Last night, hard-up R&B diva Brandy Norwood was profiled on VH1's Behind the Music. The episode spent a lot of time discussing the 2007 car crash that she maybe caused on a Los Angeles freeway. (It resulted in the death of a mother of two.) Calling it a "blur," Brandy didn't recount the incident (instead, police reports stating that she slammed into a car while driving 65 mph were cited). She spoke vaguely: "I was driving home and it happened." Also: "Regardless if it was my fault or it was not my fault, I was involved in something that cost someone their life. Whoever fault it was, I was in it." More curiously: "A murderer is someone who premeditates it. I didn't wake up that day to be involved in a fatal car crash. I didn't plan for that." Uh, OK? So...what now?

Her case was ultimately dismissed because of insufficient evidence, which is the least satisfying narrative that something like this could have. Really, Brandy's current handling of it comes off as more Norwood slipperiness — the hour-long show served to collect a stream of lies Brandy has told the public over the years, starting when she publicly denied her romantic relationship with Boyz II Men's Wanya Morris around the start of her career. And then there was the time that she got pregnant with producer Robert Smith (disappointingly, not the Cure dude) but told the world that she had secretly married him. She did this to maintain her squeaky clean image in preparation for her imminent baby bump. And then when he came clean and said there was no marriage, she lied about lying ("I just wouldn't deliberately lie to them just to save my image.") She also talked about being a sexy fraud in the "Afrodisiac" video, saying of her water-frolicking with dudes, "I didn't believe it. So why should anybody else?"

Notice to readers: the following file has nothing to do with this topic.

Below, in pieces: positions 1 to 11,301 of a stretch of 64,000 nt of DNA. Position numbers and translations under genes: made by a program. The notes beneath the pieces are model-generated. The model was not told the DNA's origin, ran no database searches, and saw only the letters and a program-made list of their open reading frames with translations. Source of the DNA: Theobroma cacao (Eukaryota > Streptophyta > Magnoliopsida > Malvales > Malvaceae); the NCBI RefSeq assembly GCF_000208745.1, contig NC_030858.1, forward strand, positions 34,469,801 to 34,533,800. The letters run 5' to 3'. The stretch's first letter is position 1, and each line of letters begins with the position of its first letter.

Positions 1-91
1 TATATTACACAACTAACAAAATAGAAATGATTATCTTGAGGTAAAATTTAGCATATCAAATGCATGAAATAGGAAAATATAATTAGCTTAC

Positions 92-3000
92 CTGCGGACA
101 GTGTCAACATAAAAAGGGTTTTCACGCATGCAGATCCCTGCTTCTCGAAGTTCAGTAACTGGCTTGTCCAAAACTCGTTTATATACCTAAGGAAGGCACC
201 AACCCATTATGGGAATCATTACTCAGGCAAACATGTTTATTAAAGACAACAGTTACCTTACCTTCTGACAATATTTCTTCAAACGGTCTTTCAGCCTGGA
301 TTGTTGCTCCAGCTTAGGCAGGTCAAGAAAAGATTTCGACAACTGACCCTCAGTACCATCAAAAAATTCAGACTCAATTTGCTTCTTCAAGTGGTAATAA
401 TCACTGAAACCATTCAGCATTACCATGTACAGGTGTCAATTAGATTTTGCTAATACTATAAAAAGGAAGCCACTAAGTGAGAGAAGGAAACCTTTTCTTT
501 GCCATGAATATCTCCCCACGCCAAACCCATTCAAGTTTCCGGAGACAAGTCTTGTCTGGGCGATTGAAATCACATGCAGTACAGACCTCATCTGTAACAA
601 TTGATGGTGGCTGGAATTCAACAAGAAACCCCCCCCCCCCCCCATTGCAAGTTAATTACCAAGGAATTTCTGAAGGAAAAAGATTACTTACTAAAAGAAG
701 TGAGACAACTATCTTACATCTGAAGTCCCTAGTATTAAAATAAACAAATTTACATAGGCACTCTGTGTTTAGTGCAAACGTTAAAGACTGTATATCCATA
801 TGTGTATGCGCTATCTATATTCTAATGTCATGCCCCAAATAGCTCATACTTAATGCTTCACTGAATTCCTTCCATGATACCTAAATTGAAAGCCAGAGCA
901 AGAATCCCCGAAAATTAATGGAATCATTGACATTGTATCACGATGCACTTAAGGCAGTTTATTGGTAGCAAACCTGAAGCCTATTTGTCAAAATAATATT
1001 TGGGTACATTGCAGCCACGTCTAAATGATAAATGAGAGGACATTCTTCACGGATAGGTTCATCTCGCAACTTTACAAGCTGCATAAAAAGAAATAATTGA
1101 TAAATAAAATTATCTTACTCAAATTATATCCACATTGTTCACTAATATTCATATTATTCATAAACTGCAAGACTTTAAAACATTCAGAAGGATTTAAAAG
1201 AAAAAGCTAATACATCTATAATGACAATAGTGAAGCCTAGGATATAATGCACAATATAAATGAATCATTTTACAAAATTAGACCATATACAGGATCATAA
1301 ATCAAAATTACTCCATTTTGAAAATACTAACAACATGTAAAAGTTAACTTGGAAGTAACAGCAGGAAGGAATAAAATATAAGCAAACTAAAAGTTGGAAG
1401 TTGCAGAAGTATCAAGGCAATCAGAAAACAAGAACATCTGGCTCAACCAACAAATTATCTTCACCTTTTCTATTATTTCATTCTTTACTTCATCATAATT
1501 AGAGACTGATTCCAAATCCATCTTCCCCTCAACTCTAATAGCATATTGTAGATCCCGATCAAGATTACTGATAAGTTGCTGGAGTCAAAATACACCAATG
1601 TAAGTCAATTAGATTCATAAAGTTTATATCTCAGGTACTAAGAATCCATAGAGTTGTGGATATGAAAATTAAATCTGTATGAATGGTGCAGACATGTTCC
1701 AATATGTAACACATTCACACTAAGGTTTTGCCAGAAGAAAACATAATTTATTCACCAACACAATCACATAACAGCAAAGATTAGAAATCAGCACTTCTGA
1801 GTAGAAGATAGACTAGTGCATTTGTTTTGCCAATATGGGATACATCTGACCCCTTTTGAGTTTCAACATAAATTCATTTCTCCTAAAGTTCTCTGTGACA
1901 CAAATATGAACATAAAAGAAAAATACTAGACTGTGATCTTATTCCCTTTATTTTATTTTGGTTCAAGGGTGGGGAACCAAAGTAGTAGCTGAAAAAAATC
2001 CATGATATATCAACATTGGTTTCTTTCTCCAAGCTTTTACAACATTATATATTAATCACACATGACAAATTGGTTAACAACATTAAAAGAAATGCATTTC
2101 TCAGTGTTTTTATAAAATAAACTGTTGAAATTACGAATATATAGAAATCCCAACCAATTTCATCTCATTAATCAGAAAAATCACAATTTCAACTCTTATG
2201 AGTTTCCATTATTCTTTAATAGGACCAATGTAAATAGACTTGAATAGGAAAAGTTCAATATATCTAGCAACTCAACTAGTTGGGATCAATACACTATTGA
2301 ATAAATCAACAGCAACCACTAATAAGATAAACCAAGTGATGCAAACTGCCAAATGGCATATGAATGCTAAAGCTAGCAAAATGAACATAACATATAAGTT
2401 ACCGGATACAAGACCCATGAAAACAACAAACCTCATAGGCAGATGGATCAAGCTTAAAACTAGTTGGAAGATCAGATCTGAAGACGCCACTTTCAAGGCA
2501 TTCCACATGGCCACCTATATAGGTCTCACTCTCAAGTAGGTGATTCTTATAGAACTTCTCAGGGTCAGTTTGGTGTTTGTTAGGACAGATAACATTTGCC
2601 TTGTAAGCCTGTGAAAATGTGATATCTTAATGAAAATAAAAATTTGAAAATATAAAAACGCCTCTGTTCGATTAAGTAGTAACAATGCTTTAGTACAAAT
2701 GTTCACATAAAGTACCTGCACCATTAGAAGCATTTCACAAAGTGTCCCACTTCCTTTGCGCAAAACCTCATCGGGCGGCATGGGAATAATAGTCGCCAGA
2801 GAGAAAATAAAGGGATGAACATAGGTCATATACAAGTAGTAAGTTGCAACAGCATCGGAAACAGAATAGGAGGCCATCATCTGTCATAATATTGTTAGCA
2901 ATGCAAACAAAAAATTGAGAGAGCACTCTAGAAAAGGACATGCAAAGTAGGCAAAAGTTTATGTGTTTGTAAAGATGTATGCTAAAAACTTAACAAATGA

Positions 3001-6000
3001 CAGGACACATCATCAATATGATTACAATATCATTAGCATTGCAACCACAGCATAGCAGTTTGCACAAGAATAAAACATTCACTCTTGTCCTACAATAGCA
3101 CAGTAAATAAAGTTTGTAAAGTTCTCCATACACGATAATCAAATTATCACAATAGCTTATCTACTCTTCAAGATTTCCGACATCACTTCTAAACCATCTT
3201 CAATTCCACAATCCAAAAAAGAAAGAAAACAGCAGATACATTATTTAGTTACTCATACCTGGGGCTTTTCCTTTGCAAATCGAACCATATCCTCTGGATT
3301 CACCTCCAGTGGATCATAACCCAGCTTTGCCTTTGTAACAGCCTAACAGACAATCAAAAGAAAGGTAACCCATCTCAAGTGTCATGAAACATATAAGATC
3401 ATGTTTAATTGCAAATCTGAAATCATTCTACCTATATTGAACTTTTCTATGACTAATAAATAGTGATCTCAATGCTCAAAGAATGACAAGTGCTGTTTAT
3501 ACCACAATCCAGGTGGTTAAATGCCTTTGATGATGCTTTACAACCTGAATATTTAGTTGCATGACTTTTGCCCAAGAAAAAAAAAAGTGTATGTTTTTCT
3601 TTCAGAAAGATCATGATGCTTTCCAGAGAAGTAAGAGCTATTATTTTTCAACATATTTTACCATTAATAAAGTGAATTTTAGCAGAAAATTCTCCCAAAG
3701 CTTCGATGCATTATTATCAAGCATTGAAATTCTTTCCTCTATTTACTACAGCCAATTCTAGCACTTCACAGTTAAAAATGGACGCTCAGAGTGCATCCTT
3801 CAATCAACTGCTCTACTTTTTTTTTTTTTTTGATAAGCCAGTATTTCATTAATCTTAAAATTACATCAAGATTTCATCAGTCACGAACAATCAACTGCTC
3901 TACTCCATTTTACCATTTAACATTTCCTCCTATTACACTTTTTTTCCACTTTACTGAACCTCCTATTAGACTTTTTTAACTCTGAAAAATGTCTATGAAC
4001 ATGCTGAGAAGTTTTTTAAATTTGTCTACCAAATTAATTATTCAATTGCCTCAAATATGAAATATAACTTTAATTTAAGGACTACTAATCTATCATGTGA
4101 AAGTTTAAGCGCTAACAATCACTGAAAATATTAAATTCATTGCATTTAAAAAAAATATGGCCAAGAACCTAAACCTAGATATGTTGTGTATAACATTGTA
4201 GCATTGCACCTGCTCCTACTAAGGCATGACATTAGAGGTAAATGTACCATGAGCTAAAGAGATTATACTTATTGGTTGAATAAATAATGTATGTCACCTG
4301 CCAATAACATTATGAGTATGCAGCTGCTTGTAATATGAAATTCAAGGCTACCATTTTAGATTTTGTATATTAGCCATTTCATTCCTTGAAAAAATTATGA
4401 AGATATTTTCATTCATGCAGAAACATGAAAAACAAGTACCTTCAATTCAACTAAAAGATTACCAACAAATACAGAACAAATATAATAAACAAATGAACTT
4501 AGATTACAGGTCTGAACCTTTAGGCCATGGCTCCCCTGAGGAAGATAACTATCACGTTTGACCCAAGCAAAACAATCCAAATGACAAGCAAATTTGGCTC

When you're in the business of smoke and mirrors, sometimes your entire life becomes an illusion — that doesn't stop when the Behind the Music cameras start rolling. Brandy was still forming as a human when she started living publicly, and I pity someone who's made to live so falsely by a team with only its best interest as a machine in mind. But also, when someone who lied and then double-lied to the public claims that mess resulted in "the fall of my career," I can't help but feel like justice has been least in one case.